Viral 'what's your excuse? Fit Mom' apologizes for 'normalizing unnatural body standards'

Maria Kang spoke to Know Your Value about the decision to remove her breast implants and how her perception of body image has changed.
Maria Kang revealed she recently removed her longtime breast implants after dealing with years of side effects.
Maria Kang revealed she recently removed her longtime breast implants after dealing with years of side effects.Beth Baugher

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By Julianne Pepitone

Remember the viral 2013 photo of the “Fit Mom” who posted a picture of her toned body surrounded by her three young sons with the caption “What’s your excuse?” At the time, Maria Kang was accused of fat-shaming and putting unnecessary pressure on busy mothers.

Six years later, Kang is apologizing for “unconsciously normalizing an unnatural body standard” over the years — and she also revealed she recently removed her longtime breast implants after dealing with years of side effects.

Kang in 2013 posted this photo on social media and received backlash. She has since softened her message.Courtesy of Maria Kang.

“Dear followers, I’m sorry,” Kang, 38, said in a Facebook and Instagram post. “I don’t like regrets, but I have a few in life. As I look at my scarred, numb and deflated breasts today, I regret ever thinking they weren’t good enough. I fell into the insecurity trap.”

After discussing her years-ago battles with depression, bulimia and body dysmorphia, Kang said it was vanity that led her to objectify her own body and ultimately go under the knife. “I’m sorry for my presence — for unconsciously normalizing an unnatural body standard, not expressing my challenges with body image and not being strong enough to unfix this years ago.”

In an interview with Know Your Value, Kang — whose whole attitude is "no apologies, no excuses,” — said her apology wasn’t premeditated but felt necessary to share as she recovers from the implant-removal surgery completed on June 27.

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Maria Kang decided to remove her breast implants and completed the surgery in June. Kang said she experienced complications after the surgery and developed a hematoma immediately after (seen here).Courtesy of Maria Kang.

“When I sat down to write the post, I didn’t think I was going to apologize; I was just writing,” said Kang. “But then I saw my scars and I thought, ‘What am I feeling in this moment?’ And it was, ‘I’m sorry.’”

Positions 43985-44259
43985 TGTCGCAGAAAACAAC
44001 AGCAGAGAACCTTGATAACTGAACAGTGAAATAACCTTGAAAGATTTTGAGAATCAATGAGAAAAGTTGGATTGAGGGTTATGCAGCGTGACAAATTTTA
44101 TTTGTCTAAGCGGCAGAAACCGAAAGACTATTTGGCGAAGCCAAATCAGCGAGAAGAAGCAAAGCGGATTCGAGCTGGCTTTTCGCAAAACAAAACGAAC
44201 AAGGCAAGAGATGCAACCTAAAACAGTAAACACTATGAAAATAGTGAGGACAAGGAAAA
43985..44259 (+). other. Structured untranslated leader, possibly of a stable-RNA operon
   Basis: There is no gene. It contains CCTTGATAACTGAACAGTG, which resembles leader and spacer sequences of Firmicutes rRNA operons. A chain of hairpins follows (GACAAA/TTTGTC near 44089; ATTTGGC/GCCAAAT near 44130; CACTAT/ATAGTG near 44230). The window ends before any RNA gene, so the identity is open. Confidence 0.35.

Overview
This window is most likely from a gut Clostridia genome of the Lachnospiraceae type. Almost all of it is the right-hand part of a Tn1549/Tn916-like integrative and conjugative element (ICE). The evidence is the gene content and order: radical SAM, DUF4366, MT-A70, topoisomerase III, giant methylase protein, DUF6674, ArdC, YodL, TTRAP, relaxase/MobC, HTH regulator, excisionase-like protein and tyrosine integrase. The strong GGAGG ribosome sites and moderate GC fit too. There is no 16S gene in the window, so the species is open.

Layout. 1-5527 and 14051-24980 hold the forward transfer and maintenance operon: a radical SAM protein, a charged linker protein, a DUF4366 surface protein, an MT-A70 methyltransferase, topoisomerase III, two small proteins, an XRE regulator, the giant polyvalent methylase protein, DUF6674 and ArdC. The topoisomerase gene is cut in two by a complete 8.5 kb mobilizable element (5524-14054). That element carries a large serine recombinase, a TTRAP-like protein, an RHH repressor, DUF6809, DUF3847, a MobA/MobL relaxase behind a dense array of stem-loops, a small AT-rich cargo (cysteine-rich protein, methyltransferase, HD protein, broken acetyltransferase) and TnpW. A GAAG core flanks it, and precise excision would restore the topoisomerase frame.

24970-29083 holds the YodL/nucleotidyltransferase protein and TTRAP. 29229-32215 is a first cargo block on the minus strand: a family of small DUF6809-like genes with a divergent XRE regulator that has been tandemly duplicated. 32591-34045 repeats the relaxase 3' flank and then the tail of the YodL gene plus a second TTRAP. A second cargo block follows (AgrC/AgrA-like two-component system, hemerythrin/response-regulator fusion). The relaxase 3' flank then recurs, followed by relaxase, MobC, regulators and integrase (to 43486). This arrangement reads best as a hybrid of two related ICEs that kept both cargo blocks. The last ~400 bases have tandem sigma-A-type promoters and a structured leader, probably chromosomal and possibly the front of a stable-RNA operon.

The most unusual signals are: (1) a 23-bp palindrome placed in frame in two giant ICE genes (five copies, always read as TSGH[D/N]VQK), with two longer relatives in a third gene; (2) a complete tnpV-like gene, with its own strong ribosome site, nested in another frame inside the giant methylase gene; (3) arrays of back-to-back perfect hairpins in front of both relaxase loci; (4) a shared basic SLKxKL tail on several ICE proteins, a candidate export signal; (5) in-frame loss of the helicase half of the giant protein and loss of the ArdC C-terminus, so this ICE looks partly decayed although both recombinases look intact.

Specifically, Kang felt sorry not only to her own body “for disrespecting it, not honoring it,” but also for other women who promote unrealistic standards to others through their messaging. Kang said she’s felt that pressure herself — from her pageant days in her 20s through today’s “Instagram fitness model” standards.

Kang, who lives in Elk Grove, California, with her husband and sons who are now 10, 9 and 7, had the breast augmentation surgery in 2003. She liked how they looked; she felt they finally gave her the proportions she wanted.

“I had a great physique but it wasn’t possible to have breasts while being so lean,” Kang said. “That’s where I get mad at what I’ve promoted, because there’s nothing natural about that. You can’t attain it through fitness.”

Though she liked how she looked with the implants, Kang also remembers feeling “disconnected” from that part of her body. She lost sensation in her nipples. And by the time she had the implants removed 16 years later, she had experienced years of what she believes are implant side effects that became worse over the past year: chest pressure, heart palpitations and fatigue.

“I was scared of the surgery and that I wouldn’t feel as sexual after, but when I woke up I felt free,” Kang said. “It was incredible to feel like, this is my body. All me. I haven’t felt like that since [I got the implants] when I was 23.”

Kang felt similarly liberated when posting her apology on Tuesday.

“When I clicked ‘post’ I felt free, the same way I did when I got rid of the boobs,” Kang said. “But I also felt vulnerable. I lost a piece of me again, the part that’s all about ‘no apologies.’ But I’m going to own my journey. I can start making a more positive impact.”

Kang had already softened her message in 2018, recreating her original “What’s your excuse?” photo five years later with a new caption: “What’s your reason?” At the time, she told TODAY she felt “it's important to address your excuse, but it's more important to address your motivation.” Kang acknowledged that she had become more flexible with her own workout regimen.

Today Kang still believes in promoting body positivity by prioritizing eating well and exercising.

But, she added: “the biggest thing is to treat yourself with love and respect. It’s not about how you look, it’s about how you feel, and we can’t idolize fake physiques while expecting women to feel good about themselves.”